Budget Deficit

If Greece Exits, Here Is What Happens

Now that the Greek exit is back to being topic #1 of discussion, just as it was back in the fall of 2011, and the media has been flooded by groundless speculation posited by journalists who have never used excel in their lives and are merely paid mouthpieces of bigger bank interests (long live access journalism and the book sales it facilitates), it is time to rewind to a step by step analysis of precisely what will happen in the moment before Greece announces the EMU exit, how the transition from pre to post occurs, and the aftermath of what said transition would entail, courtesy of one of the smarter minds out there, Citi's Willem Buiter, who pontificated precisely on this topic last year, and whose thoughts he has graciously provided for all to read on his own website. Of course, take all of this with a huge grain of salt - these are observations by the chief economist of a bank which will likely be swept aside the second the EMU starts the post-Grexit rumble.

Europe Blinks: Troika Willing To Change Terms Of Greek Bailout Deal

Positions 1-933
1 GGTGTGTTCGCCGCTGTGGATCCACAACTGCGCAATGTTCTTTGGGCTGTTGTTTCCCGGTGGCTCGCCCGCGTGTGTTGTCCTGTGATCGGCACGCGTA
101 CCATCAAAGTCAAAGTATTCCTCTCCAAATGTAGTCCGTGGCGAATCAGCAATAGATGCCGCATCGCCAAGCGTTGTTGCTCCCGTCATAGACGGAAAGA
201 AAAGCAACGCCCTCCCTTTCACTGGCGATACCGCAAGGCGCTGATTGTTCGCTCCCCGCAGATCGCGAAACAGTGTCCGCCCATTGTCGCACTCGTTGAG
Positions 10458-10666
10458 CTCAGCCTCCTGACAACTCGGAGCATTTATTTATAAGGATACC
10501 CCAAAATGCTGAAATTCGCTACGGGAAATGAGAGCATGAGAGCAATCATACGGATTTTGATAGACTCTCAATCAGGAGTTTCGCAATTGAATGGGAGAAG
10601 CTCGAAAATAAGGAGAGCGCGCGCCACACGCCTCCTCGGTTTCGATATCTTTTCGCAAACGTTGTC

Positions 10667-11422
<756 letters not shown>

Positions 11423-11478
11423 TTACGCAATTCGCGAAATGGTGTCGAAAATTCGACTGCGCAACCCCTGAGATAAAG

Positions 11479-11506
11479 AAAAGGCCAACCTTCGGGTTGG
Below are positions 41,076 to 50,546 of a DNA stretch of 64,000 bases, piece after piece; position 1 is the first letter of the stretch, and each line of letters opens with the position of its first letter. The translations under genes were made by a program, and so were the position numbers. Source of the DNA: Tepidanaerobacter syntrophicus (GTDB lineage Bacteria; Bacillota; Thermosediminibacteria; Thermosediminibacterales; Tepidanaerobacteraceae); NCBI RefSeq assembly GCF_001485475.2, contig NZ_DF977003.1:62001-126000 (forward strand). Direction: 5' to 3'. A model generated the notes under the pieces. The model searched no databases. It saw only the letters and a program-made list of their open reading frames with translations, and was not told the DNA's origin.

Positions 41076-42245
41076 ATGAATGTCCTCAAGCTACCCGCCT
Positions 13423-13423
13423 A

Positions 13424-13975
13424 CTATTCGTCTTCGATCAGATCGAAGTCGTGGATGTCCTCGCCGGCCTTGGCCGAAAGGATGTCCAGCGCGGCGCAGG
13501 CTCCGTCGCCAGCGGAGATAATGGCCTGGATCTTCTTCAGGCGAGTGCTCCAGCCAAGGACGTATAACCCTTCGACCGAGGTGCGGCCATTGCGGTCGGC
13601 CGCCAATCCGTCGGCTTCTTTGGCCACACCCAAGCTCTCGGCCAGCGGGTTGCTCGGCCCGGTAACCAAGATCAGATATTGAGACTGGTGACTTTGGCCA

And so it all begins anew: "The so-called troika of the European Union, the International Monetary Fund and the European Central Bank is willing to make six important changes to Greece’s financial aid agreement if a pro-European government is formed in the country, Real News said.  The Troika is willing to extend by one year to end 2015 the time for Greece to cut its budget deficit as well as to proceed with a restructuring of loans, the Athens-based newspaper reported in its Sunday edition preleased today, citing “well informed” sources at the European Commission."

Greece Next Next Steps

With the Greek tempest-in-a-teapot about to hit Whale-size, as Tsipras says he will not join the coalition and Venizelos says that Syriza's participation is a prerequisite (via Bloomberg), it seems now would be an opportune time to look forward (not backward at the GGB2s dropping below EUR17 for the first time ever!). As we were among the first to state that their would be a second (if not more) election in Greece, we look at the schedule of events in Europe over the next few weeks (including the payments due on the PSI holdout bonds), and discuss the scenarios and consequences of a Greek exit (for both Greece living without Euro support and the Euro-zone coping with a Lehman-event).

Frontrunning: May 11